10.18.2016
By John D'Antona

Citi Helps Buy Side Finds Blocks

Bring back the block trade.

That sentiment has long been the mantra of the buy-side trader, who wishes to find large-size liquidity while keeping intentions quiet and achieving best execution. To that end, Citi has rebranded its Liquifi ATS to CitiBLOC, an alternative trading system designed for block execution. But as Young Kang, Citi’s Americas head of electronic cash trading explained to Markets Media, there are a few twists in the pool to protect the institutional trader.

As part of the pool’s rebranding, re-launch and modifications, Citi has also modified its Form ATS.

“We want to leverage our electronic capabilities to further expand our product breadth and reach,” Kang said. “This is another major milestone for our platform and underscores our commitment to provide best execution and premium service to our client base. Our goal is to maximize the opportunity to execute large blocks of stock and minimize inefficiency in the process.”

So how is this possible?

“We have redefined the Conditional Order by leveraging its best features  by introducing a 100% automatic firm-up process, coupled with monitoring and enforcing a high firm-up rate.  We are encouraging what we believe to be the right behavior: crossing priority being ‘Rank’ followed by ‘Time.’ We are eliminating the traditional information leakage concerns associated with manual conditional orders as we seek block crosses,” Kang said.

Kang explained that the platform leverages conditional orders to seek block execution while minimizing the opportunity cost typically associated with trading blocks of stocks. It is designed to only accept auto firm-ups, and has a nearly 90% normalized firm-up rate.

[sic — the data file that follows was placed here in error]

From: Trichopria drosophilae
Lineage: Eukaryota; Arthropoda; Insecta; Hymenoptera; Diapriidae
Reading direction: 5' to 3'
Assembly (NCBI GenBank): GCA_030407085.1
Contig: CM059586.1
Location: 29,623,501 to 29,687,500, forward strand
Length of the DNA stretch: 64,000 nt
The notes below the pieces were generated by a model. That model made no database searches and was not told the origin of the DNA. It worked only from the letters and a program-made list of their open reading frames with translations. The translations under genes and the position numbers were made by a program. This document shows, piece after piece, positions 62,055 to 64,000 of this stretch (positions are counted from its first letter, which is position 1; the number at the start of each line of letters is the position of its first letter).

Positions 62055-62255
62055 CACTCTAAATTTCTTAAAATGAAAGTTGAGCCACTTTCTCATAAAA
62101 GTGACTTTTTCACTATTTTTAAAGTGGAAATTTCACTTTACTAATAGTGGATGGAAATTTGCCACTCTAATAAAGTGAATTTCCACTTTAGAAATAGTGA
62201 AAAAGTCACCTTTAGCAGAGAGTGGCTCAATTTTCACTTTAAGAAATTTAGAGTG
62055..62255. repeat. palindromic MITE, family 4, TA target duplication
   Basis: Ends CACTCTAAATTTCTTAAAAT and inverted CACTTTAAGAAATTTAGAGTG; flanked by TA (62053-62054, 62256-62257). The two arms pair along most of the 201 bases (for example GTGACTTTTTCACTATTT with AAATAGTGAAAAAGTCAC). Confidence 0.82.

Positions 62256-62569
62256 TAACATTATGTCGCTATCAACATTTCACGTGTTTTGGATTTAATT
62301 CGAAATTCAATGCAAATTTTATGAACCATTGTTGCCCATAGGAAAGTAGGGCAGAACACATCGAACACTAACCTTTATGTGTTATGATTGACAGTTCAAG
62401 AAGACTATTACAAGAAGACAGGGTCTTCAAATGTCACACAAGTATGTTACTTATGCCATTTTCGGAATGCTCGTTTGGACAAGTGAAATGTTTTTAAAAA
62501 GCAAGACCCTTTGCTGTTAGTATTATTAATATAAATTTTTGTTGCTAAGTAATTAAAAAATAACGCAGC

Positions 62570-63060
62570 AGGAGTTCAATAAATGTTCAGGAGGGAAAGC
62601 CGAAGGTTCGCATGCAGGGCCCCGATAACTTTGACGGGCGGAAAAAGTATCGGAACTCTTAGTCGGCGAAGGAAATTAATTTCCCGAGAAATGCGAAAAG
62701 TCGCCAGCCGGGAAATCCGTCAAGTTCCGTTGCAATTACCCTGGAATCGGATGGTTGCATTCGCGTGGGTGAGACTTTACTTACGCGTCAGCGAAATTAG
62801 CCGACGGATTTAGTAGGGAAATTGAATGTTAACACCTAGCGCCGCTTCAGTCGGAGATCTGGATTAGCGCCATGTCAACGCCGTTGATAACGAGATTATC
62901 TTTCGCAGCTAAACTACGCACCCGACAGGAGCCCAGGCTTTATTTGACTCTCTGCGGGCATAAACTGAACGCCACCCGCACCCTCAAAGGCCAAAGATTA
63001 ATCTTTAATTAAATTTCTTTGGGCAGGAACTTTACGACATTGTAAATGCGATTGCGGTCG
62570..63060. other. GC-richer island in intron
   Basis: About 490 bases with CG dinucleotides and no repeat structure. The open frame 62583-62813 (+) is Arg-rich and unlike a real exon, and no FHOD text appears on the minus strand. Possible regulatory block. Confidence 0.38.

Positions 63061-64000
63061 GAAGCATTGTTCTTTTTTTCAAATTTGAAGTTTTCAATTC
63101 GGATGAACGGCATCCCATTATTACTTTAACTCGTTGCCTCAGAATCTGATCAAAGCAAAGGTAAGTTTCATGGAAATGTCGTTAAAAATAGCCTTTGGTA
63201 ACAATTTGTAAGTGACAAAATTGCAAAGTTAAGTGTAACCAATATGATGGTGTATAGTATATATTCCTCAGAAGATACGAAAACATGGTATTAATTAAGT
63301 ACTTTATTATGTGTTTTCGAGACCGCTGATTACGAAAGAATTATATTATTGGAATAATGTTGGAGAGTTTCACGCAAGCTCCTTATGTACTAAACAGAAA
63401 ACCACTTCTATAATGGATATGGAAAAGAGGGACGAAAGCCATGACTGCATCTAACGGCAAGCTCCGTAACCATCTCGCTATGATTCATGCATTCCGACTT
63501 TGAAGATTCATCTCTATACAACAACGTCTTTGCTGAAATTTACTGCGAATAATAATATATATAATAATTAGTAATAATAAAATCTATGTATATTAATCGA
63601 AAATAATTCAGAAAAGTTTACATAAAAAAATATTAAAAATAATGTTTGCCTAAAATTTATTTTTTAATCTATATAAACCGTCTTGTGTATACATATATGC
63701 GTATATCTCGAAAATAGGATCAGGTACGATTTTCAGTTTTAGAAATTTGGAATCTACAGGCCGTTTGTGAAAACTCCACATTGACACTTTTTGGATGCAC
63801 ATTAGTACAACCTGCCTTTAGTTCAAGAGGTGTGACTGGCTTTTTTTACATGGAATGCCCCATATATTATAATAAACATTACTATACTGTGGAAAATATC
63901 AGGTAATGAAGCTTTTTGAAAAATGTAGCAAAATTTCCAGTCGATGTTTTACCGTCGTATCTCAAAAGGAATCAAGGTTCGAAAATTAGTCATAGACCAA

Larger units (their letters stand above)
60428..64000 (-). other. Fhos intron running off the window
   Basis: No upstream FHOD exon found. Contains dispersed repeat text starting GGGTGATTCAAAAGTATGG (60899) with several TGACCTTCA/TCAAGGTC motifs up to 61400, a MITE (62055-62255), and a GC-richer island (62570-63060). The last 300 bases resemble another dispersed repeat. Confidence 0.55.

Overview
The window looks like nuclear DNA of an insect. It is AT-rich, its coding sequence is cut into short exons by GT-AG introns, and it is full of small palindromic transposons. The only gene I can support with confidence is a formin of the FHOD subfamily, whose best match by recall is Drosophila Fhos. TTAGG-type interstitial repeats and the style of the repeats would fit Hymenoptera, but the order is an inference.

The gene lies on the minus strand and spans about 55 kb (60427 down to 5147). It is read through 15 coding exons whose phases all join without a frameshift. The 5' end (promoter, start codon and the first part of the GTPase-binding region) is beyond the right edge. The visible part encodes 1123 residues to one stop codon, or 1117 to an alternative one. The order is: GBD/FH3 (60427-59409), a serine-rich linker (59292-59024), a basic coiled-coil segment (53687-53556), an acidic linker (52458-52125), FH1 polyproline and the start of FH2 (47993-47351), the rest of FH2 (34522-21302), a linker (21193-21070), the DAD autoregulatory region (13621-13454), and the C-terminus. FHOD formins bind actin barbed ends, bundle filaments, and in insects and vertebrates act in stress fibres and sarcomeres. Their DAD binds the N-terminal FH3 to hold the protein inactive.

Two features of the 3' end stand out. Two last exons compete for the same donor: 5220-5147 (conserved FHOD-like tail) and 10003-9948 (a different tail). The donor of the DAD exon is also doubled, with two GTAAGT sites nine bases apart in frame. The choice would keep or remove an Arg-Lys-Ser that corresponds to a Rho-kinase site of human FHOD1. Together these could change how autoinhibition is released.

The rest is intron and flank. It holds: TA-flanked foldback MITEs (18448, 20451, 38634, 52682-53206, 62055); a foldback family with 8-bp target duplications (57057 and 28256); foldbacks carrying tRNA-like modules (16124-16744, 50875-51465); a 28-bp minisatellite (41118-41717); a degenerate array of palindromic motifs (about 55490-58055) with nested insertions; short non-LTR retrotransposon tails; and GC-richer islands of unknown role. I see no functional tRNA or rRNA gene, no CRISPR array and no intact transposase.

CitiBLOC accepts conditional buy and sell orders and sends an invitation to firm-up to each of the participants when there is a potential match. It has a unique rank, time matching priority. Rank is determined by a combination of firm-up rate and size of firm-up orders. A minimum size of 5,000 shares or a notional value of at least US$100,000 is required per order.

If a user’s firm up rate falls, Citi and Kang’s team will first work with them to fix any potential issues. If the user is unable to maintain an acceptable firm up rate of 80% and no solution presents itself then the user will be asked to leave the pool.

If these specific criteria aren’t met, a trader won’t be able to execute within the pool.

“We are looking for customers with block size orders who are willing to participate in a conditional order pool that we believe combines execution quality with minimal information leakage,”  Kang said.

Kang added that this helps also increase average trade size within the pool – so instead the actual trade size within CitiBLOC stands between 15,000 to 20,000 shares compared to published data that report industry-wide dark pool average trade size is closer to 300 shares.

In order to reduce client latency, Citi has moved its matching engine from data center in TriBEca to Equinix’s NY4 data center in Secaucus, New Jersey. It is here that upwards of 450 customers conduct business within the 340,000 square foot facility, which also houses infrastructure for several of the major financial exchanges and brokers.

The crossing engine is also compliant with the SEC’s tick size pilot as all executions are done at midpoint.

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